25 Delicious Facts About Lobsters

ThinkStock
ThinkStock

We cracked open America's favorite crustacean, Homarus americanus, to plate the delicious facts hiding inside. Bob Bayer, head of the University of Maine’s Lobster Institute, helps us out.

1. If you cut a lobster, does it not bleed? Yes, of course—but it doesn't look like you'd expect. Lobster blood is colorless until exposed to oxygen, at which point it turns blue.

2. Typically, lobsters are a mottled brown, but genetic mutations can create red, blue, calico, and even albino lobsters. Heat denatures the proteins in the lobsters’ shells, releasing astaxanthin, which turns their shells bright red when they’re cooked.

3. Every time they molt—splitting their shells along the seam in the carapace—lobsters increase 20 percent in size. Young lobsters molt several times a year, but after they hit one pound, they start molting annually. After finding a soft place to hide, “they shed every part of the hard material, including the lining of the intestine,” Bayer says. "When the lobster comes out of its old shell, it’s all wrinkly. Its new shell is softer than your skin. If you take that lobster out of water, the claws will fall off; it doesn’t have the mechanical strength to keep the claws on." Then they eat their old shells for the calcium and phosphorus.

4. Freshly molted lobsters are called shedders.

5. The warmer the water, the faster lobsters grow.

6. Lobsters have three pairs of antennae, the largest of which is used for tactile sensing. "If a lobster’s going to go into a hole, for example, it’ll wave those large antennae around, sort of feel the hole, and then determine if it can fit, and then it’ll back in and hide," Bayer says. The two smaller pairs are chemosensory, helping the lobster find its food by sensing dissolved substances in the water, "a combination of our sense of taste and smell in one function,” according to Bayer.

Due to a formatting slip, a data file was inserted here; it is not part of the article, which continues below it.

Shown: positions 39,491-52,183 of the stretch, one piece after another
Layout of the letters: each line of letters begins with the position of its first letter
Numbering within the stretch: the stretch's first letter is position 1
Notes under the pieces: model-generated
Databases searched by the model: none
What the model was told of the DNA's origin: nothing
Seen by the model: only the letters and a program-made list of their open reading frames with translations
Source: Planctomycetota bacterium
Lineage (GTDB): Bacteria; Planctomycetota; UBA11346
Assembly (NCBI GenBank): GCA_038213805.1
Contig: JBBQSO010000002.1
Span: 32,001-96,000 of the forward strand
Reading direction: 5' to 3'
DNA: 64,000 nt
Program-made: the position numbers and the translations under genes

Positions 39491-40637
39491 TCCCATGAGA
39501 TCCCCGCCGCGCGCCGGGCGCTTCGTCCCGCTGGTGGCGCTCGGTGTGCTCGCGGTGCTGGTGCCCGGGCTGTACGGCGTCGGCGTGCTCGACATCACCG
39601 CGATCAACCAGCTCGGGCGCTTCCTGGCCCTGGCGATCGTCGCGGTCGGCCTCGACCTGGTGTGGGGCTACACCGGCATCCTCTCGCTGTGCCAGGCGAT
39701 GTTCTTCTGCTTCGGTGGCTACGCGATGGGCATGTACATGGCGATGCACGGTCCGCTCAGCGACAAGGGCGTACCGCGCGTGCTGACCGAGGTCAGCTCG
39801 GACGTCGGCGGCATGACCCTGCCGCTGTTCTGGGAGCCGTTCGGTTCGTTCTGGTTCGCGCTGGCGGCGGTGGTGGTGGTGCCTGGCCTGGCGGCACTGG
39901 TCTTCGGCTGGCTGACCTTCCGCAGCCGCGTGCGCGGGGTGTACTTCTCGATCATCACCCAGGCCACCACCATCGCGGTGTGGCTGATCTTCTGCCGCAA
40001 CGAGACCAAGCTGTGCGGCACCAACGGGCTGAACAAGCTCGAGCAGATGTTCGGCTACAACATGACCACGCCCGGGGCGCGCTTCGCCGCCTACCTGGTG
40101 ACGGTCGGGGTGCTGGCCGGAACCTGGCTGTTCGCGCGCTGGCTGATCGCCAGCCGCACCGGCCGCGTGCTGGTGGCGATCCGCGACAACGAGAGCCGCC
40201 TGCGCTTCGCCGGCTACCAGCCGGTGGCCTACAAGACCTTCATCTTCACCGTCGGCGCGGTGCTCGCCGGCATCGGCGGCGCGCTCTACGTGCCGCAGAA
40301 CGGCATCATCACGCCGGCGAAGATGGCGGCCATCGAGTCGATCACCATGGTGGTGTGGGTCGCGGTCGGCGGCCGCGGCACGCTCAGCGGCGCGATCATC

7. The bigger claw is called the crusher claw, and lobsters use it to break up clams, crabs, and sea urchins. The cutter claw is used for tearing. “Some good-sized lobsters can raise a pressure closing strength of 100 pounds per square inch,” Bayer says. “Most of them are less than that, but it’s still a good amount of pressure.” If a lobster loses one of its claws or walking legs, the limb will regenerate. "If you’ve got a wound around the time that lobster is molting, you sort of get mixed biochemical signals, so you might end up with a duplicate of something," Bayer says. "You might get, say, two thumbs sticking out of the same claw."

8. Lobsters walk forward, but if they need to quickly get away, they propel themselves backward by pumping their tails. Females have broader tails than males so they can hold eggs there.

9. These crustaceans can’t see clear images, but their compound eyes are sensitive to light. Severing the eyestalk—which also serves as the lobster's hormonal center—will cause it to molt. And eyes don't grow back.

10. Lobsters use the front two legs—which are studded with chemosensory hairs—to put food into their mouths. “It almost looks like a squirrel eating,” Bayer says. The food goes into the stomach, where the gastric mill—made up of three teeth-like structures—grinds it up. Next, the food travels through the tomalley—a.k.a. the green thing you scrape off your meat. It’s the lobster’s main digestive tract: a small intestine, pancreas, and liver in one—and it’s a delicacy!